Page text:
Show him, Sadie. See? Look, look! See how she can’t see her cookie?” I was seated across from an 11-year-old snowy Schnauzer that was apparently oblivious to the treat dangling in front of her. I’d known Sadie for six years, since her family fled the frigid winters of upstate New York for the milder climate of coastal Carolina. I’d also seen this coming for a couple of those years (pun intended).
“No matter what I show her, she can’t see it anymore. She constantly bumps into things. And her eyes are so cloudy. Can Sadie see?”
While the answer may have been obvious, delivering the diagnosis to Sadie’s mom required a delicate touch.
“I believe you’re right. I’m afraid her cataracts have finally progressed to the point of severely limiting her vision. She may still see shadows, but I think it’s time we discuss cataract surgery again.”
What Are Cataracts?
Cataracts are one of the most common causes of decreased vision or blindness in dogs. The most frequent reason dogs develop cataracts is genetic. Despite our best efforts, dogs born with a genetic predisposition will likely develop cataracts if they live long enough. In these cases, many dogs develop early signs of cataracts in their late middle- to early-senior years (5 to 12). Other causes include diabetes, eye injuries or infections or certain nutritional deficiencies in young puppies.
Cataracts are easy to spot due to the cloudiness and whitish opacity they cause framed by the darker iris. In advanced stages, cataracts may look like a crystalline rock inside the eyeball. Sadie was still in the earlier stages, and her eyes had a soft curtain of clouds draping her pupils. The cataracts were now blocking much of the light her retina needed to “see” her surroundings — including the treats her dog parent dangled.
We had recently performed Sadie’s six-month senior blood and urine tests, and no signs of diabetes or other illness was evident. Cataracts usually slowly advance, and based on my history with Sadie, she was due for surgery.
In addition to blindness, a key reason veterinarians encourage surgical removal of a cataract is to prevent further eye damage. Cataracts can luxate or become free-floating within the eye’s chamber, injuring the interior structures, causing severe pain and uveitis. Large or “slipped” cataracts can block the drainage ducts, leading to excruciating glaucoma.
“What about eye drops? Is there any other treatment than surgery?”
She was referring to some misleading websites touting “special cataract-dissolving” eye drops. The primary chemical in question is N-acetylcarnosine (NAC), and, unfortunately, studies have failed to demonstrate success in treating canine cataracts. While we may find NAC has other benefits for our dog’s eyes, treating cataracts isn’t likely to be one of them. While those eye drops can’t make cataracts disappear, there are a few other treatment choices.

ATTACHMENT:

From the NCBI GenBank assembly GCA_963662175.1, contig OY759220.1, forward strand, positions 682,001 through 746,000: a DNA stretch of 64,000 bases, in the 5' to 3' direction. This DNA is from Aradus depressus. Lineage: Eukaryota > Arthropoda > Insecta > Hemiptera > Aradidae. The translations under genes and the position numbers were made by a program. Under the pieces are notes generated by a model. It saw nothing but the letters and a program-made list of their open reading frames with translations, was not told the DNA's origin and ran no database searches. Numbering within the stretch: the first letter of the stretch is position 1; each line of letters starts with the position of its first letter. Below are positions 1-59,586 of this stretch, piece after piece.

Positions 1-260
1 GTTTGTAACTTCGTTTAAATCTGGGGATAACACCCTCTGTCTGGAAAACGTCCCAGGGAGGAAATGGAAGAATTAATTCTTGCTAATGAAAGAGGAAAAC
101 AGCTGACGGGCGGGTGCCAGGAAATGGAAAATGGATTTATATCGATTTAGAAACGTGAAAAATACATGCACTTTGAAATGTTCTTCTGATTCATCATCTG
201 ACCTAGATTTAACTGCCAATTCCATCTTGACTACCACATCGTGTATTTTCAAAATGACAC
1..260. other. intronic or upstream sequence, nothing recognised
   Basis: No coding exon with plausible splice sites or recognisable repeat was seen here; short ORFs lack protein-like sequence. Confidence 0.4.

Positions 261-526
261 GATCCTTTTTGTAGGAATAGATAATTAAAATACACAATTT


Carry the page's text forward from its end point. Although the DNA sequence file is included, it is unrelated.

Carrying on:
Is Surgery Always Necessary?
In dogs with a single, uncomplicated cataract, as long as vision in the normal eye is adequate, surgery may not be needed. In mild cases, anti-inflammatory eye drops, usually a topical NSAID such as diclofenac or ketorolac, combined with a lubricating agent may be used to keep the dog comfortable and reduce the risk of agonizing uveitis. The goal of these medications is to keep the patient comfortable and pain-free. Many dogs can adjust to life with decreased vision or blindness and rely on their sense of smell and hearing to navigate and resume normal activities.
In dogs with bilateral mature or hypermature cataracts, blindness or those experiencing pain or glaucoma, surgical removal of the cataracts is preferred. Before surgery, the veterinary ophthalmologist will conduct tests to make sure the patient’s retina is healthy and able to “see” again after the cataract is extracted. These tests are important because in some instances there may be hidden damage to the retina that would either increase the risk of complications or fail to restore sight after cataract removal.
The majority of canine cases undergo a quick and relatively low-risk procedure called phacoemulsification. This technique involves making a tiny incision in the cornea (the clear front part of the eyeball) followed by inserting a thin, needle-like instrument. The device emits special high-frequency sound waves that dissolve the cataract and suctions the debris away. An artificial lens is then placed where the cataract was and the cornea sutured.
The artificial lens helps improve vision and prevents the world from being reversed and blurry without it. It also reduces the risk of future glaucoma. Studies show that dogs have a 95% vision rate immediately after surgery, and 80% report normal vision for life.
Because Sadie’s cataracts were mature and causing blindness, I referred her to my favorite veterinary ophthalmologist where she underwent surgery the following week. I checked on her within 72 hours post-op, and she literally had a new outlook on life.
“Look, look! See how she follows the treat! Watch her walk around the room without bumping into things! Her eyes are so bright! It’s a miracle, Dr. Ward! We’re so happy!”
As I watched the pair happily parade around the room, I couldn’t help but feel I was witnessing a little miracle. Restoring sight to this elderly dog also restored hope and joy to her family. I jotted “Excellent outcome. Sadie can see.” in her medical record, but that was only a glimpse into her story. On that day, watching Sadie rediscover the glorious world around her while her dog mom rejoiced, she widened my eyes to the sacred bond we share with our dogs.